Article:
Personally, I would still go with the 25% rule for an initial setup. Then, as the workload can more accurate be determined over time in production, you could resize the logs during a maintenance cycle in just minutes.

  • 9
    I've also used the innodb_file_per_table option to great effect, having 200 databases with 200 tables each on a single server, I was able to symlink difference databases onto different partitions, therefore using more IO buffers and spindles that would otherwise have been available :)
    – Dave Rix
    Oct 6, 2011 at 13:40
  • 3
    @SeanDowney BTW remember to raise innodb_open_tables if necessary. The default is 300. May 11, 2012 at 20:36
  • 2
    @giorgio79 you need to set your bulk insert to a larger value. This is a good point. I will add the essence of your question to my answer. May 30, 2012 at 0:41
  • 4
    In 32 bits systems a 4Gb value for innodb_buffer_pool_size is not allowed. Mysql will silently start with innodb disabled and the tables restored will be changed to myisam. Use a slightly smaller value to fix it.
    – David
    Jan 30, 2013 at 13:13
  • 5
    Good god. I just wanna say this is perhaps one of the best answers i've ever seen on S.O. Damn fine job, sir. Helped me figure out a solution to my problem when I was getting an ERROR 2013 (HY000) when importing a 154g db. Thanks for the excellent answer!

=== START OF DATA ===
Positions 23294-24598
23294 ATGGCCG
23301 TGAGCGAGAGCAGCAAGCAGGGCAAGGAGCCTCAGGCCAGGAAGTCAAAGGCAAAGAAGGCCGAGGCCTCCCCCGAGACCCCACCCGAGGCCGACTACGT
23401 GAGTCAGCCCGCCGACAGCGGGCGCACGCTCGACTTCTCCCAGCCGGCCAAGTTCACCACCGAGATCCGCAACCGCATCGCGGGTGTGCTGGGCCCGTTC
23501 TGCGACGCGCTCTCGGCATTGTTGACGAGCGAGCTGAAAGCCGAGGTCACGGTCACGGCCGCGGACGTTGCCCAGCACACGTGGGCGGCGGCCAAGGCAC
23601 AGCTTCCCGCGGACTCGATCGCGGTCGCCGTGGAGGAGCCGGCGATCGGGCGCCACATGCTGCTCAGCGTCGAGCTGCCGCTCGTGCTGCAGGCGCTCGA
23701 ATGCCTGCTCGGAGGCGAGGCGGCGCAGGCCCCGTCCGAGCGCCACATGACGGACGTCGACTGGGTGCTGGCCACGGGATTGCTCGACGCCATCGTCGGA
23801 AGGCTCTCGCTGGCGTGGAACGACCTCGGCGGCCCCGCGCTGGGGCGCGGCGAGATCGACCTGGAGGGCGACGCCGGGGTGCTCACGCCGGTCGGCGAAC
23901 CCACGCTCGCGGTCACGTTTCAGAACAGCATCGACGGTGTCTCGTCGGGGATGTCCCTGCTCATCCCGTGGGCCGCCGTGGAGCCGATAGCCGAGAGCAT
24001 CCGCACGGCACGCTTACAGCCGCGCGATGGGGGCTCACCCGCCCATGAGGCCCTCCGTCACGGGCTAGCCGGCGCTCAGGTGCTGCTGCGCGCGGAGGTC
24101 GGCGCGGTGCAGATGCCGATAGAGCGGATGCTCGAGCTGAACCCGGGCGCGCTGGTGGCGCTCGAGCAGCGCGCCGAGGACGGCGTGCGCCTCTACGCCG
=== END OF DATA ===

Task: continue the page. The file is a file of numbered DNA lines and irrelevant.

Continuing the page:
– Josh Brown
    Apr 26, 2014 at 0:32

The InnoDB engine does not store deleted data. As you insert and delete rows, unused space is left allocated within the InnoDB storage files. Over time, the overall space will not decrease, but over time the 'deleted and freed' space will be automatically reused by the DB server.

You can further tune and manage the space used by the engine through an manual re-org of the tables. To do this, dump the data in the affected tables using mysqldump, drop the tables, restart the mysql service, and then recreate the tables from the dump files.


I follow this guide for a complete reset (as root):

mysqldump --all-databases --single-transaction | gzip -c > /tmp/mysql.all.sql.gz
service mysql stop
mv /var/lib/mysql /var/lib/mysql.old; mkdir -m700 /var/lib/mysql; chown mysql:mysql /var/lib/mysql

mysql_install_db                # mysql 5.5
mysqld --initialize-insecure    # mysql 5.7

service mysql start
zcat /tmp/mysql.all.sql.gz | mysql
service mysql restart

What nobody seems to mention is the impact innodb_undo_log_truncate setting can have.

Take a look at my answer at How to shrink/purge ibdata1 file in MySQL.

  • Hi! You can just mark the question as duplicate if the question is already answered in SO.
    – Kuro Neko
    May 6, 2022 at 2:13